In conclusion: more reviews please!

#9 astrophile

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Posted 06 July 2013 - 04:32 PM

I'm not about to ditch my DM-6, but I would be interested if you could offer some comparative impressions between the two.


Happy to. Please keep in mind these are just as you say, impressions, since I sold the DM-6 a couple years ago and so unfortunately cannot report a side-by-side comparison.

Motion/feel: The DM-6 was smooth, no question…but the Nova Hitch possesses a level of movement that goes beyond "smooth" and is hard to find words for. It is silky, immediately responsive, but with a perfect degree of “viscosity” to provide control. The DiscMount simply did not match this. Furthermore, I've come to appreciate more and more the slow-motion controls of the Nova Hitch. Yes, I could track at 300x with the DM-6...but doing so is easier and more enjoyable with well-executed slo-mo knobs.

Rigidity: DM-6 (without an extension) did slightly better here. I do not remember actually timing the DiscMount’s damping, but my clear recollection/impression is that it gave a bit less vibration at the eyepiece and a bit faster damping than the Nova Hitch’s ~1 sec (same 130mm APO, same tripod, mostly the same eyepieces).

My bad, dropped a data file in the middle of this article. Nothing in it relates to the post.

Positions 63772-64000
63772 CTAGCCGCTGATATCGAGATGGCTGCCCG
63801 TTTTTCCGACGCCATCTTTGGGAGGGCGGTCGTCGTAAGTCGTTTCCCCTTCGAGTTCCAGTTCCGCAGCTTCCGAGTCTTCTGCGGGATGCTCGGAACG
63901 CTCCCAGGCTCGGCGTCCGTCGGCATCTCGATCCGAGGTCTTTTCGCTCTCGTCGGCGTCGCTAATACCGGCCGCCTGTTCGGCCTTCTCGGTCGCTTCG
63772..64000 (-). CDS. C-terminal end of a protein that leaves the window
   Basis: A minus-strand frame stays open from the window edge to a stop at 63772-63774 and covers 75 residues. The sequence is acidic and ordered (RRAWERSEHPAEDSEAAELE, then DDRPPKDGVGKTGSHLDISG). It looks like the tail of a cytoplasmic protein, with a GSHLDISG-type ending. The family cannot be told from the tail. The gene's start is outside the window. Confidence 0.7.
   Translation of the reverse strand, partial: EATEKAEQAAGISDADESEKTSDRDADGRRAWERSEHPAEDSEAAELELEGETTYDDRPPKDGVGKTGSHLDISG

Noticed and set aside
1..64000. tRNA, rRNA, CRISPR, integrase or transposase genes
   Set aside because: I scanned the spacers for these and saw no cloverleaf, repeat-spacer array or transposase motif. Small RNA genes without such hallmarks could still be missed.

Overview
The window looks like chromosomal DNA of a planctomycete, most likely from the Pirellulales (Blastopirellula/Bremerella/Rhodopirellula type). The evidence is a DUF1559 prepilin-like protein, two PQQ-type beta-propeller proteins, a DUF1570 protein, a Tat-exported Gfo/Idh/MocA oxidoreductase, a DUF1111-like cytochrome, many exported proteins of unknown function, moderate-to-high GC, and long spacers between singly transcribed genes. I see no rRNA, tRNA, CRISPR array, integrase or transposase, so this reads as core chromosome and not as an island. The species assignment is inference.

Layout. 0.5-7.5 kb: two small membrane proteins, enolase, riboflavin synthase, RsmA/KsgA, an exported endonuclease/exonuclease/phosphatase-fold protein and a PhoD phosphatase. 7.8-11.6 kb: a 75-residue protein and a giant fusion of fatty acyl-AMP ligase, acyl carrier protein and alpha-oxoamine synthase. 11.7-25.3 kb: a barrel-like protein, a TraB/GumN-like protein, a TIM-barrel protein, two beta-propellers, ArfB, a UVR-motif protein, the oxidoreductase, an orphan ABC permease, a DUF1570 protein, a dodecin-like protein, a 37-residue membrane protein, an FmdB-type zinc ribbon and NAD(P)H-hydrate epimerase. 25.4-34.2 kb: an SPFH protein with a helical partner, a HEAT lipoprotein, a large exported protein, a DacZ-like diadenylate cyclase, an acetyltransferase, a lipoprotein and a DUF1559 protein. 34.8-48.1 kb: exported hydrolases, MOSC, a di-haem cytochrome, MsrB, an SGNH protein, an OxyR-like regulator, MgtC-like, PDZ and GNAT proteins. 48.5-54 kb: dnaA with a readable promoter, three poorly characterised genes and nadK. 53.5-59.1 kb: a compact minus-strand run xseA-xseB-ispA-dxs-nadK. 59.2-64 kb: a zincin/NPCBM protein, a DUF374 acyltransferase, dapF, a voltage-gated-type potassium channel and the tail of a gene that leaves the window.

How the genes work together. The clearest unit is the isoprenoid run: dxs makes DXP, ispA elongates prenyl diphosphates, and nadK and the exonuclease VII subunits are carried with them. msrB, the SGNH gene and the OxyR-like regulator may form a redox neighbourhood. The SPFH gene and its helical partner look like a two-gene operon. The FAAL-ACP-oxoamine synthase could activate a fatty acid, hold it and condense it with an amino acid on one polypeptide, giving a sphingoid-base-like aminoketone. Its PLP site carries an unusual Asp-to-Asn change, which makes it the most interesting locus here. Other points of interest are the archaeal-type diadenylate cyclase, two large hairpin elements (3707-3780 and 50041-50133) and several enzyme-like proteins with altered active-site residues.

Zenith operation: My DM-6 lacked an extension column, so the tripod legs tended to interfere with scope movement anywhere near zenith. This was exacerbated when I tried a DM handle to improve scope control. Nova Hitch out of the box reaches very close to zenith no matter what, it’s not anywhere the same issue. (I like to keep and carry my mount attached to the tripod, and did not want the extra expense or more importantly carrying weight/awkwardness added by an extension column. Comparison of DM-6 + extension w/Nova Hitch would result in a different discussion relative to multiple characteristics, and I have no experiential basis for that so will not speculate here.)